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Ode to Mail Art

When did you get your first piece of mail? I think mine was an oversized postcard from my Uncle Aubrey. I brag I still have it right here. The other side told of my Uncle’s overseas peregrinations. The chipmunk reminds me of what my Uncle and I shared- a love for our family cabin on a small lake in northern Wisconsin. The story of his travels were less interesting to my 4 year old self.

All my growing up years my Mom kept a twice-weekly correspondence with her sister, my Aunt Alice. She had periods of writing on manual typewriter, by long hand, to an electric cast off from one of our college dorms. This papery and ink connection between them had the nature of a life line that I never questioned until it disappeared with Aunt Alice’s death 9 years ago. I believe the evaporation of that relationship was part of my Mom’s undoing in to Alzheimer’s disease.

I am a hound with my kids about thank you notes. They don’t always hit my mark with numbers, but they certainly have established the habit that a gift requires a hand written acknowledgement. They both have received thank you notes, which makes the teachable moment apparent. The pleasure of someone else’s hand in yours is ever so satisfying. Both kids have had pen pals over the years. My daughter is a fiend for a letter. I loved the weeks she was away at camp last summer. The mail we got from her through those days of her hating then loving being at sleep away camp are a treasure from an eleven year old’s heart. Nothing that could have been said in a text or email, passages are scratched out, time passes in-between paragraphs and we weathered the changing winds of a young girl’s heart.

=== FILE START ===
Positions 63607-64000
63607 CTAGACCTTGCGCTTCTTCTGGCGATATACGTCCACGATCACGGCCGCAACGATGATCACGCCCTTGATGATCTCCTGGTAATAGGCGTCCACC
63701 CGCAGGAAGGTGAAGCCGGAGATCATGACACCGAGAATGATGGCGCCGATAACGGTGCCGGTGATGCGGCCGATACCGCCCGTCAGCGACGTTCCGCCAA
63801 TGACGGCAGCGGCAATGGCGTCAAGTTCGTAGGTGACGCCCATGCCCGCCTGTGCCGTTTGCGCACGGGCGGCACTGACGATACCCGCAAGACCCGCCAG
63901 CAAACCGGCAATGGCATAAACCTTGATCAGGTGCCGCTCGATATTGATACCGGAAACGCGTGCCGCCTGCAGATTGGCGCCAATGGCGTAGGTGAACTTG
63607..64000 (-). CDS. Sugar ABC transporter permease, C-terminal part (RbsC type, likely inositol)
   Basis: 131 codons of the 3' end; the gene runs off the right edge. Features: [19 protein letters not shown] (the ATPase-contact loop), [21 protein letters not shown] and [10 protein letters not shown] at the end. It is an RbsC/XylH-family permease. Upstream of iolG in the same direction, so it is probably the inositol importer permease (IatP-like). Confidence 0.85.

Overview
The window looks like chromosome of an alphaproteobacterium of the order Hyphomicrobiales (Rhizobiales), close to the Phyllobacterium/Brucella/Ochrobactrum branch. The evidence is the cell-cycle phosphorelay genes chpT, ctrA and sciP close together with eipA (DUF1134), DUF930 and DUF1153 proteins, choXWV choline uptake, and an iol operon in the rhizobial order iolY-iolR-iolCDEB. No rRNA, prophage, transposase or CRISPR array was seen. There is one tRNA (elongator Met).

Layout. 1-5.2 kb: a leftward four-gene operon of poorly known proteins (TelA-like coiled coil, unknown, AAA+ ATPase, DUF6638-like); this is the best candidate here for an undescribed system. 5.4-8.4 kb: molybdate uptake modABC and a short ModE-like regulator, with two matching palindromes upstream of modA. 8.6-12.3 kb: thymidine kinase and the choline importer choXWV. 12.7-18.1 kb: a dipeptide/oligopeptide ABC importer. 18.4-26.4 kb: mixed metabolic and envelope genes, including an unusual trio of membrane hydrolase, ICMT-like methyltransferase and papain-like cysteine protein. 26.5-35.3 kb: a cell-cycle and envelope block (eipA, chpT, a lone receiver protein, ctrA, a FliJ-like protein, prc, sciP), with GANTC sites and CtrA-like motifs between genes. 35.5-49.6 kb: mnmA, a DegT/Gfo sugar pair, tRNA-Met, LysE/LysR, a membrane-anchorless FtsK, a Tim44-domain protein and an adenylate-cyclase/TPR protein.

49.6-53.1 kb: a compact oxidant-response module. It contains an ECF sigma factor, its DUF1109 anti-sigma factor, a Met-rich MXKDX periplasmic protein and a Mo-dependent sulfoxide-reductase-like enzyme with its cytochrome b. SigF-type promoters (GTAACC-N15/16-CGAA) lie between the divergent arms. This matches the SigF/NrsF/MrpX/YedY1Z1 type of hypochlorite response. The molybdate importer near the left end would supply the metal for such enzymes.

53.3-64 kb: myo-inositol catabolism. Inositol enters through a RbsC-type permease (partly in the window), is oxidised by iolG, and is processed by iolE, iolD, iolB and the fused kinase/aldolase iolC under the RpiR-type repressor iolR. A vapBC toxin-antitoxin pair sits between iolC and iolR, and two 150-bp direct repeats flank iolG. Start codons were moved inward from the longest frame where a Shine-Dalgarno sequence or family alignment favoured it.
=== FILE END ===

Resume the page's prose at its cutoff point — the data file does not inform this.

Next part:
As regular readers of this Laundry Line know, I am engaged in a postal discourse with my dear friend Karen. We are both mixed media artists and began this mail art collaboration over 1,000 days ago. Karen makes me a card then sends it to me. I respond. And we have not stopped all through major life transitions and travels, joy and loss, seasons of moons and loves and recipes and gardens blossoming and being put to rest. The sighs of the year, like an accordian playing sweet Italian dancing music…our cards keep us in tears and laughter, connected at the heart by the breath of our friendship.

Do you write to anyone, even seasonally? Karen and I are debating starting a “Fe-Mail” correspondence club. Here is an excerpt from our “Fe-Mail” treatise:

The work you see here at Berkshire Art Kitchen is our collaboration. The 85 or so postcards chronicle our lives, our friendship, and our dialogue in vibrant mixed media art creations. “Fe-Mail” Art is our postal discourse that visually and artistically nourishes our selves and each other as we send cards for the pleasure of giving them away. Sending art through the mail is a long-standing tradition across the globe. These cards embody our female perspective while honoring the radial Mail Art movement. “Fe-Mail” channels the flow of everyday life as our Muse with the tidbits of papers that run through our fingers, at home and on the road. Our daily lives are the fuel for our creative passions. By sending our cards out in to the postal system, we invited the Universe to collaborate with us. We invited the stamps placed on our cards and the lives the cards lived until they arrived in our mailboxes to continue our creative conversation.